Turkish/Israeli relations began in 1949, and the two nations have historically enjoyed strong military, strategic, and diplomatic ties. The longer-term relationship between Turkey and Israel had always been one of various intersecting interests. For the Turks, continued relations with Israel not only meant access to the advanced military technology the Israelis had to offer, it also meant maintaining a balance of power within a region where instability had become the norm. For the Israelis, having Turkey as an ally in a hostile region where Israel enjoyed few friends has been of great importance. Israel’s relationship with Turkey began to dramatically deteriorate following its attack on Gaza in 2009. Erdogan was highly critical of Israeli actions in the Palestinian territories, calling them war crimes. The deterioration of relations reached a peak in 2010, following Israel’s attack on the Gaza aid flotilla at sea. It is now difficult to imagine how that bilateral relationship will become what it once was. Any meaningful improvement in that relationship is undoubtedly many years away.
Many Turkish critics of Erdogan and the AKP – particularly secular elites in the Turkish military establishment – have accused them of violating the Turkish constitution’s separation of religion and state by pushing a political Islam agenda. Erdogan has countered by stating the ADP was democratically elected on a mildly Islamic platform, and that he is merely carrying out the will of a majority of the Turkish population. Erdogan notes that diplomatic and military relations between Turkey and Israel still exist despite their differences, and that his government does not have any plans to change this policy. The goal of Erdogan’s foreign policy is to maintain good relations with the US and Israel, while at the same time cultivating stronger ties with Turkey’s immediate and regional neighbors.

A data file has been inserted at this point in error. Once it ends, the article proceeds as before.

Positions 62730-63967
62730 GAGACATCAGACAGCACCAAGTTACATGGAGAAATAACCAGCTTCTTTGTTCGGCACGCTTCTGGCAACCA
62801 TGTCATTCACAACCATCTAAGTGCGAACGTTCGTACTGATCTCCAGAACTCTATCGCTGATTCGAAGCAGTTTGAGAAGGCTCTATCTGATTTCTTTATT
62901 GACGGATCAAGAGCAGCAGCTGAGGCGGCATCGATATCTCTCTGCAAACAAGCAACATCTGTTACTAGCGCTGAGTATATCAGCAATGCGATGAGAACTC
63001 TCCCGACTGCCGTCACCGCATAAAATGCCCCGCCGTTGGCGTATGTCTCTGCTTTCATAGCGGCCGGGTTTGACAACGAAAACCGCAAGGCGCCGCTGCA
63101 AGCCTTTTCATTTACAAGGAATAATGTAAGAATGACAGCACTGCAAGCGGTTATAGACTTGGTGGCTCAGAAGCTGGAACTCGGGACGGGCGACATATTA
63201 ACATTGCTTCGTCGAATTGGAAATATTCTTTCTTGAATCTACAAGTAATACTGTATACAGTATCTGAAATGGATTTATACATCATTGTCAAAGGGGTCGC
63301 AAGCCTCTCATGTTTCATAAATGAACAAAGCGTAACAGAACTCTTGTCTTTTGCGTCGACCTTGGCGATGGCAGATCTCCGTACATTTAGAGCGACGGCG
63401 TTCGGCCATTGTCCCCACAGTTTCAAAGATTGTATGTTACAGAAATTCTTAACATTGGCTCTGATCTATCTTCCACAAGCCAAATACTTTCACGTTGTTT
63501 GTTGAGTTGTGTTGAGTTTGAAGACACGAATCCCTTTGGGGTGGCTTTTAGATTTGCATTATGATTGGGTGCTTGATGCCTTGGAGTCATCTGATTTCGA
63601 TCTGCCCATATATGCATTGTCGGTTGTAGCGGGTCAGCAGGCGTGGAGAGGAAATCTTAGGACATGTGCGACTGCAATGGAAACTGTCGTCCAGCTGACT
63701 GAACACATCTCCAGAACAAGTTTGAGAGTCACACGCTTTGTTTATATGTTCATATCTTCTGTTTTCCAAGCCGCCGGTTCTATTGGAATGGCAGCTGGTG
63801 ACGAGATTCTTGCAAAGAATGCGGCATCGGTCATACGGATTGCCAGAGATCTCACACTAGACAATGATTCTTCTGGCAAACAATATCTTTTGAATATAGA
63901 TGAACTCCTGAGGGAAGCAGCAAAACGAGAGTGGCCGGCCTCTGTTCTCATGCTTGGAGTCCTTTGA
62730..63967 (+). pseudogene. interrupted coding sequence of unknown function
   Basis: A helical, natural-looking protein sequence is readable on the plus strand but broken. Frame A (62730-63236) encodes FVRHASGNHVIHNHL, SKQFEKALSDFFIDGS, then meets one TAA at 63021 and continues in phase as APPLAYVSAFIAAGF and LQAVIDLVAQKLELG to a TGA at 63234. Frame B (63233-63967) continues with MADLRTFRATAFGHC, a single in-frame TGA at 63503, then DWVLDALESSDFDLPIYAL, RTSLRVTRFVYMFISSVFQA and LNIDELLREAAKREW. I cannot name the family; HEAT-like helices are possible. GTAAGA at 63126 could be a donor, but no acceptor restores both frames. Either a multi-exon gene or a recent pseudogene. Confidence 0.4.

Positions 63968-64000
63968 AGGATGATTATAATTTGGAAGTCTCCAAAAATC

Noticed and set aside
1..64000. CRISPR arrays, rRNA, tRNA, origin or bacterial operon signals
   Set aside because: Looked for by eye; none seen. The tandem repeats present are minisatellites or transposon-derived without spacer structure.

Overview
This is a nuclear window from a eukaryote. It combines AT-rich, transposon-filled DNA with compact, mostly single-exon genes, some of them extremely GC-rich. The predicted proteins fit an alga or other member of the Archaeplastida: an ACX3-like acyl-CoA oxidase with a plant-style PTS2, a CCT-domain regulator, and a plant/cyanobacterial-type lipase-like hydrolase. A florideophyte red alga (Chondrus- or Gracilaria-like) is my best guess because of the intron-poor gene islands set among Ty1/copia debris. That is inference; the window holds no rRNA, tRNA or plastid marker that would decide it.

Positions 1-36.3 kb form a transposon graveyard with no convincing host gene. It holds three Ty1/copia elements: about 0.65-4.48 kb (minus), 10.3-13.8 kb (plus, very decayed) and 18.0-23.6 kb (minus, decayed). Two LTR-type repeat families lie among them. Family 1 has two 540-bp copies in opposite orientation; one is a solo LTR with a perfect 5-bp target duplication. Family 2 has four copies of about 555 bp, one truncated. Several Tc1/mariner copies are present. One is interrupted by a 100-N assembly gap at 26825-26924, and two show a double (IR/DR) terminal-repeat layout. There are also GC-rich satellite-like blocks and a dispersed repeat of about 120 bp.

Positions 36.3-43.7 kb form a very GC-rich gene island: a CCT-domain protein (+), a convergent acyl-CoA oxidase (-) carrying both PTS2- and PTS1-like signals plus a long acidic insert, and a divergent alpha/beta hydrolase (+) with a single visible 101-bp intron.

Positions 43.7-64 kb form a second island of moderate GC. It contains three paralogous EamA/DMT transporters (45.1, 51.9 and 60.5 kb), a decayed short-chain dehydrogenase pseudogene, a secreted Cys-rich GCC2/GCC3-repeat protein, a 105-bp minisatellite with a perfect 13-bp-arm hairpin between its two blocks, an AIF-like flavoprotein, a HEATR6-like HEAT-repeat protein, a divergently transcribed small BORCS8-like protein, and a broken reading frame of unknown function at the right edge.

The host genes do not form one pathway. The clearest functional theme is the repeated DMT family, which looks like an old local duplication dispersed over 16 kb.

The final reason for Turkey’s shift from West to East has been its continued economic growth and political power, and its desire to seek new opportunities in emerging markets. Turkish trade with the Middle East has experienced remarkable growth over the past several years. Turkish investment in the region has grown from approximately $5 billion to more than $34 billion in just under a decade. Turkish products, films, and television shows, are bought and viewed by millions of people throughout the Middle East. The influence of Turkish culture in the Arab world has enjoyed a renaissance, and has created a positive image of Turkey among the average person in the street in the Middle East. Not only do most of the region’s citizens view Turkey as a positive political and economic force in the region, but there also is a growing sentiment that Turkey is the model to follow for transitional states throughout the Middle East and North Africa – a thriving modern Islamic state coexisting peacefully in a Western dominated global political system.
Turkey’s rise will now hopefully coincide with the rise of more modern, moderate political systems throughout the region. But a number of storm clouds remain on the horizon – ranging from the ongoing turmoil in Syria to growing instability in Iraq to Europe’s long-term economic problems. Fortunately, it looks as though Turkey’s strength will allow it to be a source of stability in the region on a long-term basis. Mr. Erdogan’s and the AKP’s strength are likely to endure, which is a good thing, given that so many positive outcomes have been derived from their decade-long consolidation of power. Given the choice between a new and potentially weak regime in Ankara and a strong and stable one, MENA and the Gulf are surely better off with the latter.
Daniel Wagner is a Non-Resident Scholar at INEGMA and is CEO of Country Risk Solutions, a cross-border risk consulting firm based in Connecticut (USA) and author of the new book Managing Country Risk (www.managingcountryrisk.com). Abdul Yousef is a research analyst with CRS.
Daniel can be followed on Twitter at: http://twitter.com/countryriskmgmt.